Use of Space in Christo and Jeanne-Claude Projects
The Christo and Jeanne-Claude Projects refer to a string of environmental artistic projects undertaken by the team of Hristo Vladimirov Yavachev and his wife, Jeanne-Claude Denat de Guillebon. The couple has received a lot of popularity because of their visually impressive and extravagant artistic creations. Part of their recognition also originates from the controversial way in which they remove their artwork after displaying it for a specific duration. After being displayed, all of their works of art are destroyed and recycled. The Gates is one of the artworks in the Christo and Jeanne-Claude projects that consisted of approximately 7.500 vinyl “gates” on a 38-kilometer stretch in New York City. The erection of The Gates elicited mixed reactions from the residents, art lovers, and tourists. A section of them reported that it improved the winter landscape while another group argued that they defaced the city.
The use of space in the placement and construction of The Gate is a very interesting artistic aspect. It was constructed on the Central Park for two main reasons: it was isolated from natural forms and it was located in the middle of a developed city. This isolation is an important aspect since it represented an unused space. In a way, the park could even be considered neglected or misused. Jeanne and Christo sought to initiate a set of activities and materials that could activate the banal space that was Central Park. The two artists particularly focused on exploring inner spaces as opposed to the conventional outers paces addressed by a myriad of artists. The proposal of The Gates paved the way for the “inner space” concept in the 19th century.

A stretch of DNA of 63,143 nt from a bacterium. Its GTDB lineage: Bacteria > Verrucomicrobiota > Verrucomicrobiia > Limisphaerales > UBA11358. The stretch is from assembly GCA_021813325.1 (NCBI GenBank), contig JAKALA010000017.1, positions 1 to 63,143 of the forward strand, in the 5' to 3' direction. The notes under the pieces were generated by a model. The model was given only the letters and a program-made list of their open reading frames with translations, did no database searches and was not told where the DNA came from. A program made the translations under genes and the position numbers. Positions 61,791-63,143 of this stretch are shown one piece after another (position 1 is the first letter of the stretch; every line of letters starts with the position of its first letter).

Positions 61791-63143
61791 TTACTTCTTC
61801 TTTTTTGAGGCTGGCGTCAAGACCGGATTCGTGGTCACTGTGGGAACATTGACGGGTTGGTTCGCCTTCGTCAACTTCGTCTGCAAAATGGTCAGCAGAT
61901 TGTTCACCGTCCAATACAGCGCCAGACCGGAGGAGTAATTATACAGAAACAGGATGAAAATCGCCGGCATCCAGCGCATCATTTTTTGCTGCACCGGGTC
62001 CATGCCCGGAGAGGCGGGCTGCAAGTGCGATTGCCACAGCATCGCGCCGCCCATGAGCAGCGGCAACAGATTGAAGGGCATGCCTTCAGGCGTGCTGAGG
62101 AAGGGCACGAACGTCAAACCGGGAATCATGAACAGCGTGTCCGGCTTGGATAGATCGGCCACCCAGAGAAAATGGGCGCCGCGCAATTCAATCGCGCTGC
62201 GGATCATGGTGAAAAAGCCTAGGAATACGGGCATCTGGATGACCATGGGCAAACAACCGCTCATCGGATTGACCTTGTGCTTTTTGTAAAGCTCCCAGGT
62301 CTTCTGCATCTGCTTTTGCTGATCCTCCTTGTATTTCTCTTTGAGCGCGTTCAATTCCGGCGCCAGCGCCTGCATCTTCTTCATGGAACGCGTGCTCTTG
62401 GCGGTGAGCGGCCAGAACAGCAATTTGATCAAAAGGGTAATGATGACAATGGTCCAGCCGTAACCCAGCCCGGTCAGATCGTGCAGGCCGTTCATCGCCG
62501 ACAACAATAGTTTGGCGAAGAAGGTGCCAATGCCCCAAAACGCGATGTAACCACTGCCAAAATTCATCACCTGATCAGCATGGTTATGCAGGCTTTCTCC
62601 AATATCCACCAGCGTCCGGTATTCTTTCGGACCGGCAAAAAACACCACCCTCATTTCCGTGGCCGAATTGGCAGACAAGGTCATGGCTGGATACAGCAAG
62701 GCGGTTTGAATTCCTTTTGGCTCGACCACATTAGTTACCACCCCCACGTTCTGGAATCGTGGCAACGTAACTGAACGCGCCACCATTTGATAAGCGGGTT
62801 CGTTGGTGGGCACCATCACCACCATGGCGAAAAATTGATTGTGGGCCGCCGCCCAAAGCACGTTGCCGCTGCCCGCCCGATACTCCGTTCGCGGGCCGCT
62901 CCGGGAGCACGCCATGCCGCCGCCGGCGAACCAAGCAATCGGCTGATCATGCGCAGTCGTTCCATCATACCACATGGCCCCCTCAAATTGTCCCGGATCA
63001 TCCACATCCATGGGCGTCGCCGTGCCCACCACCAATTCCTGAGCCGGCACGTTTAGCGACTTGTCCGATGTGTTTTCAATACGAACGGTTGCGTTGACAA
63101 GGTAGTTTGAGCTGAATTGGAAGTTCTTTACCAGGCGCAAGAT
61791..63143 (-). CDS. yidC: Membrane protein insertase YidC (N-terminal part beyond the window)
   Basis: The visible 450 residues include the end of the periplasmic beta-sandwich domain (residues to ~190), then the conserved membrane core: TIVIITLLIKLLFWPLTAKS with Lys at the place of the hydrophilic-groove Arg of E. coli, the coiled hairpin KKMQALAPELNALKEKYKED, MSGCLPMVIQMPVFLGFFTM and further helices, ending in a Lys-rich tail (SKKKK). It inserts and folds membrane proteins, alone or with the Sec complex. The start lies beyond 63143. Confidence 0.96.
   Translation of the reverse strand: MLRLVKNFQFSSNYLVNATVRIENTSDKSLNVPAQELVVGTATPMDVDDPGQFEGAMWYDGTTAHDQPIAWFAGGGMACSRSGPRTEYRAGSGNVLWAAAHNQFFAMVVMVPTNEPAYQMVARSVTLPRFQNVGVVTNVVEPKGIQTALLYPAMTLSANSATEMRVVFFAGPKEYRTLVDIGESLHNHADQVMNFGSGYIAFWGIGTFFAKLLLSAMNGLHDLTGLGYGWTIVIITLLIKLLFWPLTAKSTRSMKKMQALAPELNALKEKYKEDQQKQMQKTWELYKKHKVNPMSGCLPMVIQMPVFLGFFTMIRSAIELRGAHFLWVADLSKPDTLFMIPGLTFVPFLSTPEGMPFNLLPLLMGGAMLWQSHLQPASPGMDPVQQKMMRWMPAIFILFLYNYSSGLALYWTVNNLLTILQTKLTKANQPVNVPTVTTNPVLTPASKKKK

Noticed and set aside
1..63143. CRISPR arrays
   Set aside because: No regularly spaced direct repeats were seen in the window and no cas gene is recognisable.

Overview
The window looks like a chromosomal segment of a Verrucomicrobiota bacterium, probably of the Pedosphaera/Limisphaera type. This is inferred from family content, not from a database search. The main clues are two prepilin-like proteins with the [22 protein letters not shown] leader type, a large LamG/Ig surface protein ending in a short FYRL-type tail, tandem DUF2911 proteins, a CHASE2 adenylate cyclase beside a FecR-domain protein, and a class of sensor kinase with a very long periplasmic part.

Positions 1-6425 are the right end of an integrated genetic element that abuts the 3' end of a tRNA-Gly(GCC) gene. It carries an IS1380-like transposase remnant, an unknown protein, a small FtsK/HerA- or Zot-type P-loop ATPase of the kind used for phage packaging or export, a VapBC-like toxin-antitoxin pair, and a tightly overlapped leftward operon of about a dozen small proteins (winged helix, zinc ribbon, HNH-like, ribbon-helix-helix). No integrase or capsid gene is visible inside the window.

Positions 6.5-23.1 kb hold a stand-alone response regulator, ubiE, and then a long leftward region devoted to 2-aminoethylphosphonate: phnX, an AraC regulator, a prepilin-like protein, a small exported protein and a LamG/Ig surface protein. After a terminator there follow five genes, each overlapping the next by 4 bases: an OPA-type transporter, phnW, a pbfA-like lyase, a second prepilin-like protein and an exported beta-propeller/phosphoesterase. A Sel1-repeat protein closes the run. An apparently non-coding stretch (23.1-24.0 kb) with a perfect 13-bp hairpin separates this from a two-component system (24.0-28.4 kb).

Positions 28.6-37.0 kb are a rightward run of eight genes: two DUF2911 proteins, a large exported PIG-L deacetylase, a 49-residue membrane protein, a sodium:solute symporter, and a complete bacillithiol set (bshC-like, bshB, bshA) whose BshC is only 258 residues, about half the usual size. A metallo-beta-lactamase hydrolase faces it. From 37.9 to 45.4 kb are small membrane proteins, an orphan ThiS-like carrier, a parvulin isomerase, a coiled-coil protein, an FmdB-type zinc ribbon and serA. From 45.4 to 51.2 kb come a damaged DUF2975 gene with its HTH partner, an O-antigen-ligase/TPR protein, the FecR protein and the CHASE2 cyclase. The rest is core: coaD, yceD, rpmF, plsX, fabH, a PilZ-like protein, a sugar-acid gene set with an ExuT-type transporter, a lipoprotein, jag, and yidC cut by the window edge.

The public platform is from the precise conditions that people use, the very public spaces or those owned privately, the state that is a large number of people. It is space utilized by the millions of citizens who go through that space for a very short duration. Jeanne and Christo worked to insert a slight interruption in that space. Consequently, the public takes up everything belonging to the space; they do not invent it. The time factor is a very dominant aspect of The Gates. Jeanne and Christo were very strict on the duration that all their artwork took while in the public domain. In fact, The Umbrellas were the longest standing work of art by the couple. In describing the process of assembling The Gates, the couple stated that speed was the biggest priority. All the gates were attached to a heavy steel base using bolts after which the cover is opened and the fabric is loosened. This rapid process of assembly and deconstruction serves to introduce an element of intrigue, value, and flexibility. The allure is created by the speed. The public notice a certain construction work ongoing, a brief announcement of the display and even before most of the visitors can explore The Gates; it has been demolished and recycled. Furthermore, the authors also make no claim of ownership and this prevents the public from accessing any archived version.
The relationship between space and time is a very close one. When Jeanne and Christo sought out to assemble The Gates, it transformed an idle space into one teeming with interest and creativity. However, without realizing it, the two artists had influence the time aspect. The Gates came up in a location that was considered dead and empty into a valuable place. Now, when people traveled through the park, the aspect of time became irrelevant since something new was included.